The four veterans' homes in this arrangement were managed by a state board (the Board) that sought therapy providers for the veterans' homes. The veterans' homes are long term care facilities that provide medical, clinical and nursing services to resident veterans.
The Board sought sealed bids in a public request for proposal (RFP) for physical therapy, occupational therapy, and speech language pathology services to the following patient populations: (i) residents with a disability rating of 70% or rated with a need for nursing home care by the Department of Veterans Affairs (70% Service Connected Veterans) and where the provider would bill the Board for the therapy services; and (ii) residents who were not 70% Service Connected Veterans and either had Medicare, Medicaid, private-pay insurance or no insurance and where the therapy provider would bill the appropriate health care program, insurance or individual for the therapy service and any applicable copay or deductible.
The Board awarded contracts to two bidders (the Therapy Providers) who each proposed to charge one rate for the non-70% Service Connected Veterans and another rate for the 70% Service Connected Veterans. The Therapy Providers charged the Board a rate less than the Medicare PFS but greater than the cost of providing the therapy service for the 70% Service Connected Veterans. For non-70% Service Connected Veterans, the Therapy Providers charged the Medicare PFS rate to any health care program, insurer and applicable copays and deductibles to the resident. This billing arrangement was consistent with the veterans' homes operations, where the Board is responsible for all of the expenses and costs incurred for 70% Service Connected Veterans and the expenses and costs for non-70% Service Connected Veterans were billed to the resident or the resident's third-party payor.
The Board explained that there were several favorable characteristics of these arrangements. The Board certified that the amounts paid under the arrangements were fair market value for the services and greater than the Therapy Providers' cost to provide the services. The veterans' homes allowed for individual residents to choose a therapy provider outside of the selected Therapy Providers, although the Board noted that many did not. Only the veterans' homes physicians could order therapy (and not the Therapy Providers' employees or contractors) and the Board certified that to the best of its knowledge none of the physicians had any financial relationship with the Therapy Providers.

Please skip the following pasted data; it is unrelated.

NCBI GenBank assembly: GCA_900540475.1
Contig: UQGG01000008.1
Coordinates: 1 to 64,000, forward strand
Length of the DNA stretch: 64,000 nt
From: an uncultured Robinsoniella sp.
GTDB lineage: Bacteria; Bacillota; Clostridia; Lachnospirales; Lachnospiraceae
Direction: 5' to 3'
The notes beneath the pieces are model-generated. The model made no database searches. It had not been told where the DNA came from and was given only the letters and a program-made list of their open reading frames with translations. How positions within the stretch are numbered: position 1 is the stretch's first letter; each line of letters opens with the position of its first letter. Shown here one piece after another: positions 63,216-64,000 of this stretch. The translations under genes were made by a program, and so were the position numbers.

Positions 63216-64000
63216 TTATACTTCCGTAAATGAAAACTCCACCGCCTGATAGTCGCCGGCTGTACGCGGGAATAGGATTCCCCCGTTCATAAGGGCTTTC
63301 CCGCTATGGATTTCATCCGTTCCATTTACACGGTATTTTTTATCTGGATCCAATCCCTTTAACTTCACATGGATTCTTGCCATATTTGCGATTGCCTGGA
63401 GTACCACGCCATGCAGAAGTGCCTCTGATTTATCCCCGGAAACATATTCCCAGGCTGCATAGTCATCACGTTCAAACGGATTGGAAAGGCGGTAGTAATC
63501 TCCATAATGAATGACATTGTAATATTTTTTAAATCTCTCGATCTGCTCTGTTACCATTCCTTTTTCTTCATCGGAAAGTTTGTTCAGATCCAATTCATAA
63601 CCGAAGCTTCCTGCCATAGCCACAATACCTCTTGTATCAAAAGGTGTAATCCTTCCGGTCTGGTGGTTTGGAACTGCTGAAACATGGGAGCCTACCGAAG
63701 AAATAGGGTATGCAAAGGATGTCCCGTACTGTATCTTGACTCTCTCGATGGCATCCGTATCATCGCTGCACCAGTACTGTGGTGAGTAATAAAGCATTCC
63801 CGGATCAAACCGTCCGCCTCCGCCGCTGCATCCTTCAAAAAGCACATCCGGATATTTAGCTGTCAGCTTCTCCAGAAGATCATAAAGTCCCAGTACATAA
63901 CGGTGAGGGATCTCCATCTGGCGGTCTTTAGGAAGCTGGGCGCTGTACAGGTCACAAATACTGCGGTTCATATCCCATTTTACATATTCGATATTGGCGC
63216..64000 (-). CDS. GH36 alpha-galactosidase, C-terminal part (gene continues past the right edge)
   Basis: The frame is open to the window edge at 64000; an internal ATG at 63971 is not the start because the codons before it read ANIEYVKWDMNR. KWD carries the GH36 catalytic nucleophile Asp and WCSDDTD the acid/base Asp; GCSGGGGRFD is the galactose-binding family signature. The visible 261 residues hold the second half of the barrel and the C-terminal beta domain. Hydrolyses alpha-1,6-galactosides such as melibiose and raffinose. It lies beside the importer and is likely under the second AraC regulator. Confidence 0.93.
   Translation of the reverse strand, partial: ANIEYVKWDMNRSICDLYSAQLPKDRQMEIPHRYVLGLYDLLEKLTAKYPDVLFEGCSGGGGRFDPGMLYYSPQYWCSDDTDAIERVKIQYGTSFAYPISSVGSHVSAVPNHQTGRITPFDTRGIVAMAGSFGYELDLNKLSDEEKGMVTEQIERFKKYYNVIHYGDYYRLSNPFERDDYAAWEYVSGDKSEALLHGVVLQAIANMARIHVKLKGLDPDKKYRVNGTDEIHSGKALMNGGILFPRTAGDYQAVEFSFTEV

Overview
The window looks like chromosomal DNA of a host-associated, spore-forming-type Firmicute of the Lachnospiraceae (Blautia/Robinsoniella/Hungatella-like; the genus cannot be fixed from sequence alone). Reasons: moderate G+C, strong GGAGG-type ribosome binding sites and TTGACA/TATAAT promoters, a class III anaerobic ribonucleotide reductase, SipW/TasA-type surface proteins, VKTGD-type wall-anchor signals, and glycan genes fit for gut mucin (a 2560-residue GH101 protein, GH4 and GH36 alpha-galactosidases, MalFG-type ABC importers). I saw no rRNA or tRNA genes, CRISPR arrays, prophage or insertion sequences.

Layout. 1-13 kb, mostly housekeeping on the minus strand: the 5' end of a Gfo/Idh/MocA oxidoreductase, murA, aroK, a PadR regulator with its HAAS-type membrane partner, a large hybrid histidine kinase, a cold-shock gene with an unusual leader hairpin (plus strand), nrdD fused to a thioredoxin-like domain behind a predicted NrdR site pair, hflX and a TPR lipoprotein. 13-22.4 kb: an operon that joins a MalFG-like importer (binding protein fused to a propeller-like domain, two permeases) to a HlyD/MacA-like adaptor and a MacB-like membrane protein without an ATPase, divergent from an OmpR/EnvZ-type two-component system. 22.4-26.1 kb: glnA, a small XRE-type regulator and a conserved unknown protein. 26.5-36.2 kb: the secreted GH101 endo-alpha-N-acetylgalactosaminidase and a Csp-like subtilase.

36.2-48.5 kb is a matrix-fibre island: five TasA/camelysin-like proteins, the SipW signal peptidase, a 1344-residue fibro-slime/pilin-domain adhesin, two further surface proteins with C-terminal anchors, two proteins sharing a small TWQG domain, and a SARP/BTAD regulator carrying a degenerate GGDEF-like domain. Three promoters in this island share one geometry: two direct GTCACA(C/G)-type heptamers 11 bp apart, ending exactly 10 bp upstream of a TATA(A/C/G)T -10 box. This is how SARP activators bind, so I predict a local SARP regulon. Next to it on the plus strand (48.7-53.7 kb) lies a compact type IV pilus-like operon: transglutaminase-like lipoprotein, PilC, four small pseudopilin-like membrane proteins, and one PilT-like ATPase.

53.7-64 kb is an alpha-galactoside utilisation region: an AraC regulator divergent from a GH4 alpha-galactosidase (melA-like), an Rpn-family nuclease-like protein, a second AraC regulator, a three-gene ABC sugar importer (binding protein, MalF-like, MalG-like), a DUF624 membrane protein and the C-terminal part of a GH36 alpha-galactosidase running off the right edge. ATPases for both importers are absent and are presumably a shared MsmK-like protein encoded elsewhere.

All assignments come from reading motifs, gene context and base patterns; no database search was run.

The OIG began its analysis by explaining that the discounted price offered to the Board for the 70% Service Connected Veterans could be viewed as an improper swapping arrangement that implicated the anti-kickback statute. It explained that the OIG's 2008 Supplemental Compliance Program Guidance for Nursing Homes explained that any nexus between the price offered to a nursing facility for its out of pocket costs and the referrals of federal health care beneficiaries may implicate the anti-kickback statute.
However, the OIG concluded that there was an insufficient nexus between the discounted rate offered to the Board for the 70% Service Connected Veterans and the referrals of the federal health care program business. The OIG noted that the rate charged to the Board was certified by the Board as fair market value and exceeded the Therapy Providers' cost of services. Accordingly, the risk that the discounts were tied to referrals of the federal health care program was reduced.
The OIG then explained that the arrangements otherwise held a low risk of violating the anti-kickback statute in the following five ways:
- The RFP process provided an open, transparent and competitive manner for competing therapy providers to bid for the therapy services. The OIG noted that the state-run Board was permitted under its statutory authority to have discretion to solicit and select contractors that were advantageous to the state and its veterans.
- The veterans' homes physicians did not have a financial relationship with the Therapy Providers and the risk of inappropriate referrals or overutilization was low. The OIG also explained that having the federal beneficiaries pay copays and deductibles helped because the beneficiaries had a financial incentive to monitor the utilization of therapy services.
- The arrangements would not likely have a negative affect on patient care because the Therapy Providers would provide reliable therapy services to the residents.
- The open RFP process would not have an adverse effect on competition. The OIG acknowledged that the Board could act on behalf of the state and select a provider that was the most responsive and responsible bidder. The OIG also acknowledged that the Board had the discretion to make an independent decision to select a therapy provider that benefited the state treasury.
- The state received the financial benefit from the 70% Service Connected Veterans discount. In a nod to state sovereignty the OIG noted that the Board could make a decision to conserve state fiscal resources and that the state alone received the benefit of the Board's decision. The OIG carefully distinguished this state benefit from the "core evil" of a similar financial benefit that a private or public business might receive in similar circumstances.
Implications and Outlook
Advisory Opinion 12-09 takes another look at a swapping arrangement. This opinion is probably best viewed as acknowledging the difference between financial benefits to a state from a state health care provider on one hand and a benefit to a for-profit or nonprofit health care provider on the other hand. The OIG was careful to note that if the Board acted in a manner where the financial benefits flowed to the Board members or that the RFP was awarded in an untoward manner, then the OIG could have reached a negative conclusion.